Scientists discover largest ever dinosaur footprint in Mongolian desert
Move over Jurassic Park – Japanese and Mongolian scientists have actually discovered the largest dinosaur footprint ever recorded.
It belongs to a member of the Titanosaur species that roamed the earth in the Gobi desert, the Guardian reports. And Tecake.in claims that the footprint is nearly the size of a human, measuring 42 inches (106 cm) long and over 30 inches (77 cm) wide. The huge fossil was unearthed by a group of archaeologists who were exploring the area. This is not the first time that footprints have been found across the desert. However, the new discovery from last month was located in a geological layer. Following further research, the team of experts was able to identify it as dating back an estimated 70-90 million years old.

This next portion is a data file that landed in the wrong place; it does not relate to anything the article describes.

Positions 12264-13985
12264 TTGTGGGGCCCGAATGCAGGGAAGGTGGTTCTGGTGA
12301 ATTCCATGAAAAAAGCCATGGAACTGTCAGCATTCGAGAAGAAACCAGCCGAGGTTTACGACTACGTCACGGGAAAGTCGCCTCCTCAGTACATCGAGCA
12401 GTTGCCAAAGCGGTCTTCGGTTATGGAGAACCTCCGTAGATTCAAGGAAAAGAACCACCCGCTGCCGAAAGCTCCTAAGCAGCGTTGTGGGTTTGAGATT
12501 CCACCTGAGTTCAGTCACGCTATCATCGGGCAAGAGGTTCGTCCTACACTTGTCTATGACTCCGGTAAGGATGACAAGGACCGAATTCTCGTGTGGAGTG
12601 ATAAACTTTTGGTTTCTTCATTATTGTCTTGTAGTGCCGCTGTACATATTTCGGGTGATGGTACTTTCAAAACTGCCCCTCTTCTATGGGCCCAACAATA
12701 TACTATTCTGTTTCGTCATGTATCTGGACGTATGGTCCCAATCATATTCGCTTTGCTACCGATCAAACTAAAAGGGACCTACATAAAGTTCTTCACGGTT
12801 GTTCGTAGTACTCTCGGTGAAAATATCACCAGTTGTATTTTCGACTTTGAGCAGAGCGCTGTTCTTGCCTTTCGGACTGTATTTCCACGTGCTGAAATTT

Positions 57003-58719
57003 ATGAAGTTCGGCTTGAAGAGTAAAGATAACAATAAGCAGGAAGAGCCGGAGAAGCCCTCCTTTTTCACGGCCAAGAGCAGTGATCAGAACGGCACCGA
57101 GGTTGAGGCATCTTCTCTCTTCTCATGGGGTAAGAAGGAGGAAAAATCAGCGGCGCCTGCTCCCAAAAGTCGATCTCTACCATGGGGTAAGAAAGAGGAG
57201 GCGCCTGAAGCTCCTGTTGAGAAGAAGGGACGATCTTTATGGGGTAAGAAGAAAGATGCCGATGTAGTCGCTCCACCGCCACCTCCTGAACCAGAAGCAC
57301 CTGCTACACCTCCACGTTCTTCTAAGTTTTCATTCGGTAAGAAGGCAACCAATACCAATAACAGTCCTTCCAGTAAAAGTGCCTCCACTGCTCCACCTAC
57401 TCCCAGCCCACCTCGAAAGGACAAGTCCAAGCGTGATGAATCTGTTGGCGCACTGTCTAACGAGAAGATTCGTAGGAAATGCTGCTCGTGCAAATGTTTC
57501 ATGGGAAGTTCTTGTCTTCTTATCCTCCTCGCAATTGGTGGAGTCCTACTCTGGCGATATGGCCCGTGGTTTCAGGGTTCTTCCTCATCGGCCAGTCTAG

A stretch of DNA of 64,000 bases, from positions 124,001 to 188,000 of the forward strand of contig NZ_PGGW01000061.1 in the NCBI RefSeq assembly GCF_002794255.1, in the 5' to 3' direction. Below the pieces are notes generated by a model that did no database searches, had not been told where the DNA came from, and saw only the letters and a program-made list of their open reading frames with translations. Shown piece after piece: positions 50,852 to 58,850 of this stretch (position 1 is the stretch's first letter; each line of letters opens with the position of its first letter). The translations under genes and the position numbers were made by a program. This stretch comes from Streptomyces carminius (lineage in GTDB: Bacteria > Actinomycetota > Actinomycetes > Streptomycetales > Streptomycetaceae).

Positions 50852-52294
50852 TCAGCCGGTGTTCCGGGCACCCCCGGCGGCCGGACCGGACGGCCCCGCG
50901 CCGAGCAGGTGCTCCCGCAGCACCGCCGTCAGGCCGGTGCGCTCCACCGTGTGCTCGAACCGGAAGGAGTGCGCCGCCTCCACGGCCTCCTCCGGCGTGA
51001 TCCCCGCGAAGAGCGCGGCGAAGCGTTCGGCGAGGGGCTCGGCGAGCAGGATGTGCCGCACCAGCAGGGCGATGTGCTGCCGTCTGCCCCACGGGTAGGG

A statement from Okayama University of Science described the find as a “very rare discovery.” It added that the scale of the footprint and the fact that it was so well preserved contributed to its value. It is understood that the cast of the footprint may have been formed as the huge creature, about 30 metres in length and 20 metres in height, stomped on muddy ground, allowing sand to flow in, making an indelible impression. A palaeontology professor at the university, Shinobu Ishigaki, told the Japan Times that the team is still undertaking searches in the hope of locating the dinosaur’s remains. Despite their gigantic size, the Titanosaur species only ate plants. Offspring were only the same size as human babies at birth but grew very quickly. Their weight increased almost tenfold to 40 kilos within a matter of weeks and only finished growing at about 20 years of age. They are the longest-neck dinosaurs ever to have lived on earth.